In those times of change, gifted poets like Ingoapele Madingoane emerged to capture the moment with his epic poem, Africa My Beginning, African My Ending.
Frelimo clinched its liberation victory in Mozambique in 1974 and inaugurated Samora Machel as president.
Angola followed in 1976 with Agostinho Neto at the helm. Swapo’s plans for Namibia’s independence were also taking root.
South Africa had no reason to idle as though hostage to a devil’s workshop in continued oppression.
A decision was taken to stage a peaceful march on June 16 against the introduction of Afrikaans as a teaching medium.
One could feel and touch the totality of the struggle when students sang the song Mabawuyeke Umhlaba Wethu.
The massive resolve, clarity of purpose and unpretentious melancholy with which that song was sung was the mark of a people who had decided to overturn their second-class status once and for all.
Propelled by this fighting spirit, Mashinini was elected chair of the action committee, later renamed the Soweto Students’ Representative Council (SSRC).
He was the first president before he was succeeded by Khotso Seathlolo and later Trofomo Sono and Dan Motsisi.
On the morning of June 16, Tsietsi led students to meeting points for the commencement of the march.
On the day, all the schools had a leader to give clear directives on what was to be done.
The march drew more than 20 000 uniformed students.
Its purpose had clearly gone beyond Afrikaans as a medium of teaching and liberation had become the overall goal. No violence was planned.
The march, Mashinini emphasised, was to be peaceful and conducted with all due care to avoid provocation.
But the police responded with live ammunition.
The tragedy that day turned Mashinini into an instant hero of national and international importance and he was branded an enemy of the state.
A reward was offered to anyone who had information that could lead to his arrest.
A Colonel Visser of the Soweto Criminal Investigation Division appealed for Mashinini to hand himself over, warning that he risked being killed by angry hostel residents who were antagonised by the nationwide uprisings.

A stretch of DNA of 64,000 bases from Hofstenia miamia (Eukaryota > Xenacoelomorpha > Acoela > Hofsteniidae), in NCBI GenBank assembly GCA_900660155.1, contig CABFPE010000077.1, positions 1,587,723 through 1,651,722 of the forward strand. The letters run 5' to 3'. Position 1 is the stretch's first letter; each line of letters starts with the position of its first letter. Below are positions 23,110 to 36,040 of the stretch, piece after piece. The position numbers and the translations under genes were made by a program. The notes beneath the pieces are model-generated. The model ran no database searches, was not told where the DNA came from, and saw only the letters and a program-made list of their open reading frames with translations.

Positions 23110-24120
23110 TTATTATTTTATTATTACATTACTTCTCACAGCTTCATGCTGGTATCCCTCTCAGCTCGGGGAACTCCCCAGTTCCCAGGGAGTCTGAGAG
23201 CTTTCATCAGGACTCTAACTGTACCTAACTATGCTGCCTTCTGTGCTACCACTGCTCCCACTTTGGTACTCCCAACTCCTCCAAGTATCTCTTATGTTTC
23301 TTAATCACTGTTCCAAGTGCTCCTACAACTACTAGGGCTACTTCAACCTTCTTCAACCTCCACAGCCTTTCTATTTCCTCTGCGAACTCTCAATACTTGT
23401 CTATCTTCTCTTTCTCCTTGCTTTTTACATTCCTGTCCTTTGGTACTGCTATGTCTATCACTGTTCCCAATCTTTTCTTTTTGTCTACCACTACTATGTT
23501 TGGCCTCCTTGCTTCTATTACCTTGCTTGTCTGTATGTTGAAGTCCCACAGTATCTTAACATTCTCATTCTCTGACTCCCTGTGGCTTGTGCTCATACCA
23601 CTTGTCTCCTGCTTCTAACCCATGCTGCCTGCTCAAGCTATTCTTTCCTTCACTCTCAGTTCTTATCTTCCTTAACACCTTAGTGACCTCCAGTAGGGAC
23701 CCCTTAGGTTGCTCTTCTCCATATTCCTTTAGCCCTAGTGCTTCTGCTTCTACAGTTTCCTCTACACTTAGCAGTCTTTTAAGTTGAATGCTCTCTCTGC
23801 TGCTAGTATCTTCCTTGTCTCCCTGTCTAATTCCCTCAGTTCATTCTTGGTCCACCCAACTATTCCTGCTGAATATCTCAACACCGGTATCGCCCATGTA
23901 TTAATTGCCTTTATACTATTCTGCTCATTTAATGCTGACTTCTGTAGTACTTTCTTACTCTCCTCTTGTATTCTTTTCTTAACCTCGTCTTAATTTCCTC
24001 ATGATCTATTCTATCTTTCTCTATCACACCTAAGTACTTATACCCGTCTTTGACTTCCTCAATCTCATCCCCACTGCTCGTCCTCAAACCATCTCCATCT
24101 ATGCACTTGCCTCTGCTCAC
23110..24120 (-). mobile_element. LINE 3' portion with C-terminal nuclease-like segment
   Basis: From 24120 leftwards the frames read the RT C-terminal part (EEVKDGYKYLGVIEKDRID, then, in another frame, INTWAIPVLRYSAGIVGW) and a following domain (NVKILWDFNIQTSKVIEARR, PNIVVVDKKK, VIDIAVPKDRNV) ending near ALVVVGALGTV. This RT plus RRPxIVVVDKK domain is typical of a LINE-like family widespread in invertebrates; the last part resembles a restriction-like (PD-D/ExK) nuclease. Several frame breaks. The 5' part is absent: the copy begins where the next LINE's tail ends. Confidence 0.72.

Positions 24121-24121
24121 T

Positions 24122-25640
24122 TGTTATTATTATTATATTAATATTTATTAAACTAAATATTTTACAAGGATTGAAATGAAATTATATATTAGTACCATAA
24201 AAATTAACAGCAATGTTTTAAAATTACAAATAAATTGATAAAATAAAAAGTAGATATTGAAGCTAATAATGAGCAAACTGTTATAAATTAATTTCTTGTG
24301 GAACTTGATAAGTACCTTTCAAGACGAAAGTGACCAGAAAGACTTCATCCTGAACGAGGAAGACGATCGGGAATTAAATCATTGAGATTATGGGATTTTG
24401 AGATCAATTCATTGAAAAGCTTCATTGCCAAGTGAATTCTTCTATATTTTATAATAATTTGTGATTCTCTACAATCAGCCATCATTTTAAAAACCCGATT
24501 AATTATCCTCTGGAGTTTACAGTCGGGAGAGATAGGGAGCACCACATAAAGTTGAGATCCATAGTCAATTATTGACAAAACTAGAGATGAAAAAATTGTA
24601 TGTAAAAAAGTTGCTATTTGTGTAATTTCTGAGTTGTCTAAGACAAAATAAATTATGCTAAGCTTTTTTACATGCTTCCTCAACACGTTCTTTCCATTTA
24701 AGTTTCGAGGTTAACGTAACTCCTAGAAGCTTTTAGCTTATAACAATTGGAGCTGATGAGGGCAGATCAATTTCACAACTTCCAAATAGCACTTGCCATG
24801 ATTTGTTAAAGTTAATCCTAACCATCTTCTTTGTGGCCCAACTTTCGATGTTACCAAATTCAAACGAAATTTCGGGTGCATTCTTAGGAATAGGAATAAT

Visser also asked Mashinini’s parents to bring him to the police station, stating: “We believe that Mashinini is active and moving about Soweto and other townships, but we have never been able to locate him.
“If you spot him, or know where he is, you must report him to the nearest police station.”
In Nigeria, he stayed at the Presidential Guest House in Lagos as host of Olusegun Obasanjo.
He finally settled in Liberia where he married a parliamentarian’s daughter, Welma Campbell, in 1978.
They had two daughters, Nomkhitha (named after his mother) and Thembi.
Mashinini later moved to Britain and the US where he addressed the United Nations on the brutalities of apartheid.
He had become a global ambassador for the liberation of South Africa.
By many accounts, Mashinini did not join any of the established liberation movements, choosing instead to call for their unity.
Mashinini found motherly support and an admiring compatriot in singer Miriam Makeba in Guinea. He stayed in Makeba’s home in Conakry until his mysterious death on July 5, 1990 at 33.
All the leaders of the Soweto Uprising on June 16, 1976, still speak of Mashinini as having made an indelible mark on the history of the country.
The epitaph on his tombstone reads: “At the height of the struggle he gave impetus to the liberation struggle.”
Sadly, his tombstone at Avalon Cemetery, in Soweto has been twice vandalised.
For its part, the democratic state honoured Mashinini’s valiant role posthumously with the Order of Luthuli for his inspirational leadership.
In that honour, therein lies the life and times of Tsietsi Mashinini.
He may not have seen the promised land, but fight for it he did.
* Ngwenya is a former journalist and social commentator